Traditional models of bendable surfaces are based on the exact or approximate invariance to deformations that do not tear or stretch the shape, leaving intact an intrinsic geometry associated with it.
Intrinsic geometries are typically defined by shortest paths also known as geodesic distances, or diffusion processes on the surface like diffusion distances.
Both methods are implicitly derived from the metric induced by the ambient Euclidean space.
Here, we depart from this restrictive assumption by observing that a different choice of the metric results in a richer set of geometric invariants.
We extend the classic equi-affine arclength, defined on convex surfaces, to arbitrary shapes with non-vanishing Gaussian curvature. As a result,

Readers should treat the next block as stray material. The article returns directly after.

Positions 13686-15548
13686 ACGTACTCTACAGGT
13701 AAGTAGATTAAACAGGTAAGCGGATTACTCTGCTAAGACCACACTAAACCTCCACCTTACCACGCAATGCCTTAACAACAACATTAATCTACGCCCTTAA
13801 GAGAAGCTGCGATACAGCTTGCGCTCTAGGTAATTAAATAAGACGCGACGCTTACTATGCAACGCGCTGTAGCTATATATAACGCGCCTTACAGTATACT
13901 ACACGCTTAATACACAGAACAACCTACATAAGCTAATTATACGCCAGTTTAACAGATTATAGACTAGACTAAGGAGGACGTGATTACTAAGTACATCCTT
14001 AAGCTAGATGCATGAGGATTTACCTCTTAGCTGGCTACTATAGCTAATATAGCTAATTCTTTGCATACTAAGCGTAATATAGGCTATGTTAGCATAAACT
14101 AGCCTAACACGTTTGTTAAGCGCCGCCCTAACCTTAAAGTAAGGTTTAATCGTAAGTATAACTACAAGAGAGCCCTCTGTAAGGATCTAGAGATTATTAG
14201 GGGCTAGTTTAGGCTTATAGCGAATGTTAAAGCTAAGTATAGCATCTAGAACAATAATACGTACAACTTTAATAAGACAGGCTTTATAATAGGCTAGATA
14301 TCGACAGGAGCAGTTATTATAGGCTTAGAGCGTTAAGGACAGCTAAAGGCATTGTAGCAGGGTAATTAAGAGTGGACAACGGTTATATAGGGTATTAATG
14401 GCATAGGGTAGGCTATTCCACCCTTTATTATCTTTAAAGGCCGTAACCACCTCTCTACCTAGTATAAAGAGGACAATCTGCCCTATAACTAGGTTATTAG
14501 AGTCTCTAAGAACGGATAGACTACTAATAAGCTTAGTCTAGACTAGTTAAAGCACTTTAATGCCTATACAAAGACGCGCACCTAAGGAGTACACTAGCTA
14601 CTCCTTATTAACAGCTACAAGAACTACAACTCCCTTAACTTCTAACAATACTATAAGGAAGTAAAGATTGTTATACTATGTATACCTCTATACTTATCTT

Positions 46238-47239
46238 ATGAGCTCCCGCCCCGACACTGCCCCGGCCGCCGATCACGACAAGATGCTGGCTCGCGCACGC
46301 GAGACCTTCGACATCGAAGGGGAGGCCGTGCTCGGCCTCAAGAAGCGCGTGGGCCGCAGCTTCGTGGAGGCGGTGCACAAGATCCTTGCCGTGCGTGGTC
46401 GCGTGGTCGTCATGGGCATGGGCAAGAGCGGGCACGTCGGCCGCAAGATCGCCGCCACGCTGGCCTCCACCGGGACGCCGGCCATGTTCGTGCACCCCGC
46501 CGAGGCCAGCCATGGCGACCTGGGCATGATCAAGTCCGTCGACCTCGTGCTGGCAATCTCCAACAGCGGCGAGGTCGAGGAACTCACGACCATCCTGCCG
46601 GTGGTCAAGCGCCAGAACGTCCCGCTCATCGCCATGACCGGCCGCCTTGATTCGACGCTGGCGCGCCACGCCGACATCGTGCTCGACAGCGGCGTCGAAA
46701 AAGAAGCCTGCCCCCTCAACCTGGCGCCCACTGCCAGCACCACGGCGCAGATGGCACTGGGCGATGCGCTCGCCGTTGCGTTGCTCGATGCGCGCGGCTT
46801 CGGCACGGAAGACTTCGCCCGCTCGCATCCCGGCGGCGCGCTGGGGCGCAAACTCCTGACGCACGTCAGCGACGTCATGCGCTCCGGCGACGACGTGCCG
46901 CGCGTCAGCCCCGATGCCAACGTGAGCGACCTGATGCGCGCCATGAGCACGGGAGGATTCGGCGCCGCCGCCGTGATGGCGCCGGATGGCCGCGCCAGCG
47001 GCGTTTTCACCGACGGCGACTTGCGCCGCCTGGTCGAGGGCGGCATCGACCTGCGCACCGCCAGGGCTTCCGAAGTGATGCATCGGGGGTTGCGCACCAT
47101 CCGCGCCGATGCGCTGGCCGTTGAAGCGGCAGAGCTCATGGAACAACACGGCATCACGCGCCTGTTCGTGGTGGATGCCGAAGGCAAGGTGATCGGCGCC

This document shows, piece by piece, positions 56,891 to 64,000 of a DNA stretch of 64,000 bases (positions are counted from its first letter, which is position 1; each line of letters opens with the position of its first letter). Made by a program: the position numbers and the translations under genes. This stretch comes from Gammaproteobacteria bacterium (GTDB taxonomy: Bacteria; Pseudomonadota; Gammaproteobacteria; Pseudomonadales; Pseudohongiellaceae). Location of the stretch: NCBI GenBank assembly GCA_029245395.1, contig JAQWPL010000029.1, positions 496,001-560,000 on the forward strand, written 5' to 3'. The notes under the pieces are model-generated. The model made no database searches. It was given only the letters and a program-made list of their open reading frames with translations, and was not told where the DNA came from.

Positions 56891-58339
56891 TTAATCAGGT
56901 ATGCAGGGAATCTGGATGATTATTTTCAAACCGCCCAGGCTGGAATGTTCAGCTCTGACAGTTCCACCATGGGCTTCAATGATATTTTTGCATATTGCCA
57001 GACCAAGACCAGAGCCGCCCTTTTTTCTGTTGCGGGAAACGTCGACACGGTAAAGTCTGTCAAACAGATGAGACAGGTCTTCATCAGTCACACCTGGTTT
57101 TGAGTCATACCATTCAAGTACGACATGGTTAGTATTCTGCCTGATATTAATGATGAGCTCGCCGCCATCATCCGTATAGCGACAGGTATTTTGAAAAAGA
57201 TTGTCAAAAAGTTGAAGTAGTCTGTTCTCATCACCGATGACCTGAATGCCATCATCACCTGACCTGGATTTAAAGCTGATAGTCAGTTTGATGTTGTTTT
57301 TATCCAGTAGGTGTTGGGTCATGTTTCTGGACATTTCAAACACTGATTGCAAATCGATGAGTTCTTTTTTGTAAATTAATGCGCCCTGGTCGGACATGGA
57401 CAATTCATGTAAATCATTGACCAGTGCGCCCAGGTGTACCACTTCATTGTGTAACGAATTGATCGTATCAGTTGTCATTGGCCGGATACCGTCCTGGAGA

a family of affine-invariant intrinsic geometries is obtained.
We propose a computational framework that is invariant to the affine group of transformations (similarity and equi-affine) and thus,
by construction, can handle non-rigid shapes.
Diffusion geometry encapsulates the resulting measure to robustly provide signatures and computational tools for affine invariant analysis.
The potential of this novel framework is explored in applications such as shape matching and retrieval,
symmetry detection, and computation of Voroni tessellation.
This work is part of my PhD thesis under the supervision of Ron Kimmel, and was done in collaboration with
Alexander Bronstein (TAU), Michael Bronstein (USI), Nir Sochen (TAU) and Yonatan Aflalo (Technion).